Current methods of manufacturing interconnects, like wire bonding, have some limitations, including long conductor paths and high mechanical stress on fragile components. Printing the interconnects directly onto the PCB and RF component pads could potentially resolve these challenges. 
Aerosol Jet technology, developed by Optomec, is one of the technologies that can print conformal interconnects on 3D surfaces eliminating the need for wire bonding.
Aerosol jet printing begins with atomisation of ink, producing droplets of one to two microns in diameter. The atomised droplets are entrained in a gas stream and delivered to the print head. The printer then jets droplets of material at high speed, allowing them to stick to the substrate. The process takes place at room temperature without the use of vacuum or pressure chambers.
A team from aerospace and defence tech company, Northrop Grumman, has used this method to produce gallium arsenide (GaAs) semiconductors. In the study, the researchers 3D-printed dielectric layers and bridge-type gold interconnects on GaAs-based microwave monolithic integrated circuits (MMICs).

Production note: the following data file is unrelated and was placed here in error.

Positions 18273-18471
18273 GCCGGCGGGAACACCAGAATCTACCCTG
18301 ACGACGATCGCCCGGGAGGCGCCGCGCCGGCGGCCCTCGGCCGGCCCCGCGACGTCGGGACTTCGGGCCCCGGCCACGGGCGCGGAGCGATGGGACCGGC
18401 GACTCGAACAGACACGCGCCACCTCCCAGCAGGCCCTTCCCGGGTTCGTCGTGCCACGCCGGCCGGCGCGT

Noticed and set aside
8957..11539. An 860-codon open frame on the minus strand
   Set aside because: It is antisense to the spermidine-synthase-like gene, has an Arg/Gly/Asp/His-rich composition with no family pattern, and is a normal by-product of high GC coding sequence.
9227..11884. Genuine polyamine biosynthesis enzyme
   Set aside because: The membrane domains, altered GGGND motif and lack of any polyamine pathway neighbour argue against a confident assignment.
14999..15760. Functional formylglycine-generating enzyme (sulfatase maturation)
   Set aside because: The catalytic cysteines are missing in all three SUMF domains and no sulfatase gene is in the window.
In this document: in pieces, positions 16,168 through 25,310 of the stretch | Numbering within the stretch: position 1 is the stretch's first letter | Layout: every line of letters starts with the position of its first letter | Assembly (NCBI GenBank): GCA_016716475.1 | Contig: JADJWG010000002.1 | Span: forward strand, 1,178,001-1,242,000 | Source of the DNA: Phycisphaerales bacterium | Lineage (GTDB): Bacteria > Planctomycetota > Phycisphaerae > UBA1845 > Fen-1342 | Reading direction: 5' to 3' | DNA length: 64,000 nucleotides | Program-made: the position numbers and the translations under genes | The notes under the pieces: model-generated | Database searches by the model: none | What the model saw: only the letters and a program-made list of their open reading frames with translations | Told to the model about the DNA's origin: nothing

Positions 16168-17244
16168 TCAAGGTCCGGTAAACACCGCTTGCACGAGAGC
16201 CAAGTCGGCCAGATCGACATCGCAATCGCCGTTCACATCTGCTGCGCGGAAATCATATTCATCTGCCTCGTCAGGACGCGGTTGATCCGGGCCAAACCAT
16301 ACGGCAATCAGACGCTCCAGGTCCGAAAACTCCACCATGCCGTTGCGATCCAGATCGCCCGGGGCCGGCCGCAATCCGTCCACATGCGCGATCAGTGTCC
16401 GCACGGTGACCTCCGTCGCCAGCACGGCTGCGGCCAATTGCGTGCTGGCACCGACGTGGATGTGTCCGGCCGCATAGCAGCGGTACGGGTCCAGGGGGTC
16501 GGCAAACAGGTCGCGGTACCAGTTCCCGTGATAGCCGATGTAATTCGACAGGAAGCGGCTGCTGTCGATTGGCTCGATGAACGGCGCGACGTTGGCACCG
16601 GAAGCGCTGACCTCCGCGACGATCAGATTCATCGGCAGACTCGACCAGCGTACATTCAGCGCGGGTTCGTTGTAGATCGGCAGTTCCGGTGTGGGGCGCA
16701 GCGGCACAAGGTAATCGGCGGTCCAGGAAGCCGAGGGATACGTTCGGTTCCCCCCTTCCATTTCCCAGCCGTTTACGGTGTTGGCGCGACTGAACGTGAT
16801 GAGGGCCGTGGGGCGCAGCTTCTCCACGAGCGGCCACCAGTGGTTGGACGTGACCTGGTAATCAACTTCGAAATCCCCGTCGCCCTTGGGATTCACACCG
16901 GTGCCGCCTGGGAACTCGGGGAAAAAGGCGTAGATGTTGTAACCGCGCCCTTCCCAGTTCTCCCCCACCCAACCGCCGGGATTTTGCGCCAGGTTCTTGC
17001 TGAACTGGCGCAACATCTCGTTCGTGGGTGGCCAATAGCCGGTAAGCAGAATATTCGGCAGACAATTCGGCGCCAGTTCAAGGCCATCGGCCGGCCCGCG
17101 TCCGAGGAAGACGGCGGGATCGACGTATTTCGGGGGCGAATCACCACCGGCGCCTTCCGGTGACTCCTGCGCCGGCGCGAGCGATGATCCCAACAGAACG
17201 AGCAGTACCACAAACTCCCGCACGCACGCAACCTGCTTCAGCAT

Post-printing, the MMIC devices were subjected to RF testing and reliability testing, including thermal shock, thermal cycle and current stress test. Having survived such harsh conditions, the MMICs showed no signs of performance degradation, proving that 3D-printed interconnects can perform in real-world scenarios.


3d-printed capacitor
[Image credit: Nano Dimension}

A capacitor, a device used in electronic circuits to store energy and electric charge, is yet another component that can be 3D-printed. 
Today’s traditional PCB manufacturing technologies require capacitors to be mounted onto a PCB. This, however, results in not very efficient use of the PCB surface area. 
3D printing, on the other hand, allows capacitors to be printed right on the PCB, enabling electronic engineers to avoid a potentially time-consuming and complex assembly process, while creating smaller circuit board footprints.